Buddy Miles- RIP

I was saddened to learn of the death of drummer, singer and songwriter Buddy Miles at the age of only 60.

Buddy Miles was a very, very good singer, and a songwriter who has contributed so true classics to the blues and funk standards, particularly “Them Changes,” which every blues rock band worth their salt knows. However, Buddy Miles earned his permanent place in music history not for his forty years as a versatile bandleader who’s talents ranged from 60’s psychedelia to singing lead for the California Raisins commercials.

No, Miles’ place in history was secured by his efforts on one night- the last night of the 1960’s when he stepped on to the stage of the Filmore in New York with bassist Billy Cox and Jimi Hendrix. The recording of that performance, later released as the album “A Band of Gypsys” will stand forever as the greatest live rock album ever made.

It was a great set all around, and Jimi generously gave Miles a chance to shine as a songwriter and singer. Hendrix had always wanted to play in a proper band rather than simply play the star turn, and the group was introduced simply as “A Band of Gypsies,” rather than “Jimi Hendrix and…” Hendrix was the most communicative and witty of rock singers, but he found singing hard work and loved having a singer with Buddy Miles’ range and flexibility in the band.

However, it is not even for the whole set that Miles is and always will be remembered, but for the band’s performance of a single song- Jimi Hendrix’s great anti-war epic “Machine Gun.” Never before or since has a popular musician captured so completely the spirit of the time, or the sheer terror and pointlessness of war. On top of this, Hendrix solo is quite simply the greatest instrumental performance in the history of amplified music. Virtuosic, evocative, terrifying, searing.

Miles was a talented guy, but his legacy is worth pondering in an age when the word “great” is so painfully overused, and music critics try to tell us that Mahler 2 is no more profound than “Love Me Do.”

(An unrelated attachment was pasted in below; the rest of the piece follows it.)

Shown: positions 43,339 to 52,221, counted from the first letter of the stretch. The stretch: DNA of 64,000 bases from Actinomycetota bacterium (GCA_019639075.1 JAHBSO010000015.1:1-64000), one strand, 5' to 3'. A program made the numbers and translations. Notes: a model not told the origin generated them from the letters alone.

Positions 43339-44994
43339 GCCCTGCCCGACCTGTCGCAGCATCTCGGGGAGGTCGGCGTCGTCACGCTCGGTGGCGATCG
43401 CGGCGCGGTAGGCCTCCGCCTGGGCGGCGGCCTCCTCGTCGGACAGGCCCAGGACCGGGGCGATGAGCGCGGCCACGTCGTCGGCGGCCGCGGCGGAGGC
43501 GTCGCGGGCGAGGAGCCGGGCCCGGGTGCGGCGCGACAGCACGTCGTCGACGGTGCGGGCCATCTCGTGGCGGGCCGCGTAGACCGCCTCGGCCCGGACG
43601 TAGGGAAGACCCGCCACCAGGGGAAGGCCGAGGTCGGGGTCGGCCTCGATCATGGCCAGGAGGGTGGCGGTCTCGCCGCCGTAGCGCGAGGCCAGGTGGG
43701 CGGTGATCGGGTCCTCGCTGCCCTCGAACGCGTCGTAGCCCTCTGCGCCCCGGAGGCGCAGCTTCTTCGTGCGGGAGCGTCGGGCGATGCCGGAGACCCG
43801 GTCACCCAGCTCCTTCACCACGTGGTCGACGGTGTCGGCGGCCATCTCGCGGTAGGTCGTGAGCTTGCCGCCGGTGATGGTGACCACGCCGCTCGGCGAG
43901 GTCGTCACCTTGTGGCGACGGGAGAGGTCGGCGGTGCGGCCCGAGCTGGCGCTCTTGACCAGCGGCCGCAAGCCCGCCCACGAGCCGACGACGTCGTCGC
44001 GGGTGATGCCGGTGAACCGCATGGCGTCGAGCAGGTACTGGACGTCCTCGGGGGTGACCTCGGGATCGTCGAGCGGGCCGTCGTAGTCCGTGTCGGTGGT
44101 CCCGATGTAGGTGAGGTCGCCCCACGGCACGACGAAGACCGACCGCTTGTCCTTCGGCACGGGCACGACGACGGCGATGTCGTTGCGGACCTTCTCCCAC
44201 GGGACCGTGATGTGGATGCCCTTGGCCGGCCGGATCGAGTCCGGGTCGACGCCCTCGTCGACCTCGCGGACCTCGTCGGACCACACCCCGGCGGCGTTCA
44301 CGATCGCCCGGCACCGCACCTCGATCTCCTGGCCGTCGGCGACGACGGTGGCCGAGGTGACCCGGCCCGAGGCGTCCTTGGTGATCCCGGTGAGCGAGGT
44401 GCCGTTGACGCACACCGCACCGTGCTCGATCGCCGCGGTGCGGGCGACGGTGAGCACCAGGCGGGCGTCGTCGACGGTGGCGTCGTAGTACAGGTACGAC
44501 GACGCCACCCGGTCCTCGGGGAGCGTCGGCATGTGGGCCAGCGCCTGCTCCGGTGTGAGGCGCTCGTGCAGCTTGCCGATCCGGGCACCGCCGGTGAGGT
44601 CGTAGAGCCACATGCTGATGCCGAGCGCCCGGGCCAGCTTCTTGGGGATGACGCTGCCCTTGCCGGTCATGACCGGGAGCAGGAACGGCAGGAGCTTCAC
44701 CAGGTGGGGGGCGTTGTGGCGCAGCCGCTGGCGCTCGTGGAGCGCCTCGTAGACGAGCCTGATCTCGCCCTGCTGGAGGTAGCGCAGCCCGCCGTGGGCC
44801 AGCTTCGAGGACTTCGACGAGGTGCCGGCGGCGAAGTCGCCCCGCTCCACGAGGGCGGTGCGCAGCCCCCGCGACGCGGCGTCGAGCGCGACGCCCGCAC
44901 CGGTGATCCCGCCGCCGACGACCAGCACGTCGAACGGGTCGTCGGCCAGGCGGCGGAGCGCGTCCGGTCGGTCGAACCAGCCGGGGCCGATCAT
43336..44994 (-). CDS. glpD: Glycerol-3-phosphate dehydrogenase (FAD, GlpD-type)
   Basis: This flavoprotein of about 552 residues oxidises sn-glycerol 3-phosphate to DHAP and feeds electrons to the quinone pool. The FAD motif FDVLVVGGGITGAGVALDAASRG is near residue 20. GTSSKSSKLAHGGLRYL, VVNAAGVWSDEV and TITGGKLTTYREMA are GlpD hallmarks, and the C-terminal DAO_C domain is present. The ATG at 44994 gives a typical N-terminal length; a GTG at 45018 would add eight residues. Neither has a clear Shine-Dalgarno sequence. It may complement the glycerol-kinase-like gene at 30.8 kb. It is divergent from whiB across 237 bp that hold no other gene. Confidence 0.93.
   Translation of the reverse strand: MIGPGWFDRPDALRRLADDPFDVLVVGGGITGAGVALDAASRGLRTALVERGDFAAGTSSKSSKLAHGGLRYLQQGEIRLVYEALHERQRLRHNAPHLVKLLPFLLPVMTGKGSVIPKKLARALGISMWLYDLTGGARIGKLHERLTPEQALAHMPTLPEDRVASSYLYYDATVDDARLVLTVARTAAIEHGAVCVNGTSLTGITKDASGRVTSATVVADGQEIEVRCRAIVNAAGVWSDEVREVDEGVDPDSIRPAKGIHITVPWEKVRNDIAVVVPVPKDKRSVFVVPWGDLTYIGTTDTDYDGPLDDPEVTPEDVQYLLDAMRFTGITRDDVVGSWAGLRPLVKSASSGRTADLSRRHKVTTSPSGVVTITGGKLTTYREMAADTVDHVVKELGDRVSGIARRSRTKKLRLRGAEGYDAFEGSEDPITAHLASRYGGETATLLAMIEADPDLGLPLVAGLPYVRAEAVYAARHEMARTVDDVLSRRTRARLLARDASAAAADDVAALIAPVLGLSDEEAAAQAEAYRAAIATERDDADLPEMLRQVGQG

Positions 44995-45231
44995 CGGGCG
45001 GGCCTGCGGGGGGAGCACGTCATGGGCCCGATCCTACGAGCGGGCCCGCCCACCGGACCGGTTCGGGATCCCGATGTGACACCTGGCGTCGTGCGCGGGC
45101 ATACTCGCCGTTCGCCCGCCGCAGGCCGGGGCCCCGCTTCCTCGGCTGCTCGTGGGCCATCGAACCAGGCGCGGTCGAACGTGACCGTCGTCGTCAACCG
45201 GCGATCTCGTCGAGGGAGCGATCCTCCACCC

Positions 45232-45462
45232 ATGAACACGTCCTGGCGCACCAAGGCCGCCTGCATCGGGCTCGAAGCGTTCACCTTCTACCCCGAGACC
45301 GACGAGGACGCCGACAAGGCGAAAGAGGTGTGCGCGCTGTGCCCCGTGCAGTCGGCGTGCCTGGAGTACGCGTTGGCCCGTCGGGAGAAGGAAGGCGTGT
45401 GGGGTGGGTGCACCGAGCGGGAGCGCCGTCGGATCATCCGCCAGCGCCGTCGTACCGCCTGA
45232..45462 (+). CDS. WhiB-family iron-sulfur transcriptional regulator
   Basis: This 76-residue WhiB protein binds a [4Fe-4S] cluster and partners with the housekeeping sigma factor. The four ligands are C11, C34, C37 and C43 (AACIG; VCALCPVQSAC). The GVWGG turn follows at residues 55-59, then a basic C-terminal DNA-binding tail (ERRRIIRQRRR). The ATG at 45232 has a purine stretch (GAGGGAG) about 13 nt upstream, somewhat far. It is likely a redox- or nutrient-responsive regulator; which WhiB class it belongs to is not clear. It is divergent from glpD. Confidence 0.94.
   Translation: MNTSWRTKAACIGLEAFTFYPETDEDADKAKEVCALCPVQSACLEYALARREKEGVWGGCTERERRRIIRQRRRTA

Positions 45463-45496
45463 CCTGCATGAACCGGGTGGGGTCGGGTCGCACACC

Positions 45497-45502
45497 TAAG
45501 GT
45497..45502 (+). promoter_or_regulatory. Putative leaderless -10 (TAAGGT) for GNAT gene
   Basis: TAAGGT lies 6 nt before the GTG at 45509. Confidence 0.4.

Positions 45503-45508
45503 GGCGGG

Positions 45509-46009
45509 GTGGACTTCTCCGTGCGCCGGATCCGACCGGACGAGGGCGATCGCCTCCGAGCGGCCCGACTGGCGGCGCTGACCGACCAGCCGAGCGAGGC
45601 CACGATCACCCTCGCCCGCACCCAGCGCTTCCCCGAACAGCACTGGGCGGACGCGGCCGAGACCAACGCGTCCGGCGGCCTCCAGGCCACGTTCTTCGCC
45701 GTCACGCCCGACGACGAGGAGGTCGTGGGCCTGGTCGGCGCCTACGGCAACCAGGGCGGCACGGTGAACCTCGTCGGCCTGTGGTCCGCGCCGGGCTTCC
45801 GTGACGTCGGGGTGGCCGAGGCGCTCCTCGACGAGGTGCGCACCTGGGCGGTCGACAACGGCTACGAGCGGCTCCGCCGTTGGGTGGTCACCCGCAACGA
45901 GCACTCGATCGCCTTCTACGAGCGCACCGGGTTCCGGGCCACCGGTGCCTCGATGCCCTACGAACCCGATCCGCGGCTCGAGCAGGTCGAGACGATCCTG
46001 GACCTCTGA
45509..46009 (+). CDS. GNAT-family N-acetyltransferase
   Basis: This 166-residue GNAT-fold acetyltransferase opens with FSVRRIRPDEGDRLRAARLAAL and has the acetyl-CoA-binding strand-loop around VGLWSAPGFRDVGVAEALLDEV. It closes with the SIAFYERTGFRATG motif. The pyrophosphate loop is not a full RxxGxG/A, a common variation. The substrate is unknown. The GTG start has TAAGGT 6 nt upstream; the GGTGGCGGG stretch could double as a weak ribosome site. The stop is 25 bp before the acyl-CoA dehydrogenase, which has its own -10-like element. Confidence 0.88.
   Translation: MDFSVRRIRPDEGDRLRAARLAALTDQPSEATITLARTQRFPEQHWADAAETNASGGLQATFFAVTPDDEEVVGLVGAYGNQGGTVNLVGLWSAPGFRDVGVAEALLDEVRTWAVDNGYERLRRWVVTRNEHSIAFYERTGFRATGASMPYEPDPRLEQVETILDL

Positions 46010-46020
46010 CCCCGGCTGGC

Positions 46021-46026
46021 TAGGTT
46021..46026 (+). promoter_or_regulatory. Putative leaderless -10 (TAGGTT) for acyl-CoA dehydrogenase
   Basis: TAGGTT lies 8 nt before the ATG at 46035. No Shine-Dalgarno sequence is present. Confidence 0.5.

The fact is, true greatness is rare, and something far beyond professionalism, talent, even genius. It is so rare that we begin to forget that is is real and unmistakeable, and that the great truly is better than the good, painful as that may be for some to accept. Buddy Miles will be remembered long after even better drummers and singers than he are forgotten because he was a part of the greatest 12 minutes in rock ‘n’ roll history, and though it was a genius who made that 12 minutes happen, Miles was good enough to make it possible for those twelve minutes to happen. He and Billy Cox were the ones who created the space in which Hendrix could take rock, funk, and blues music as far as it would be taken. For the millions of us lucky enough (as Simon Rattle often says) not be geniuses, there is a lesson in this.

New York Times obit here.

YouTube is not really up to the job of delivering Machine Gun as it should be seen and heard (and none of the clips I found were complete… stupid YouTube), but the curious can find a clip of that show here. Actually, since pointless wars and meaningless killing are back in fashion big-time these days, go and listen to the damn song, then buy the album and listen loud.

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About the author

American conductor, composer and cellist Kenneth Woods is Principal Conductor of the English Symphony Orchestra, Artistic Director of the Colorado MahlerFest and cellist of the string trio Ensemble Epomeo. He records for the Avie, Somm, Nimbus, Signum, MSR and Toccata labels.

Learn about Kenneth at www.kennethwoods.net

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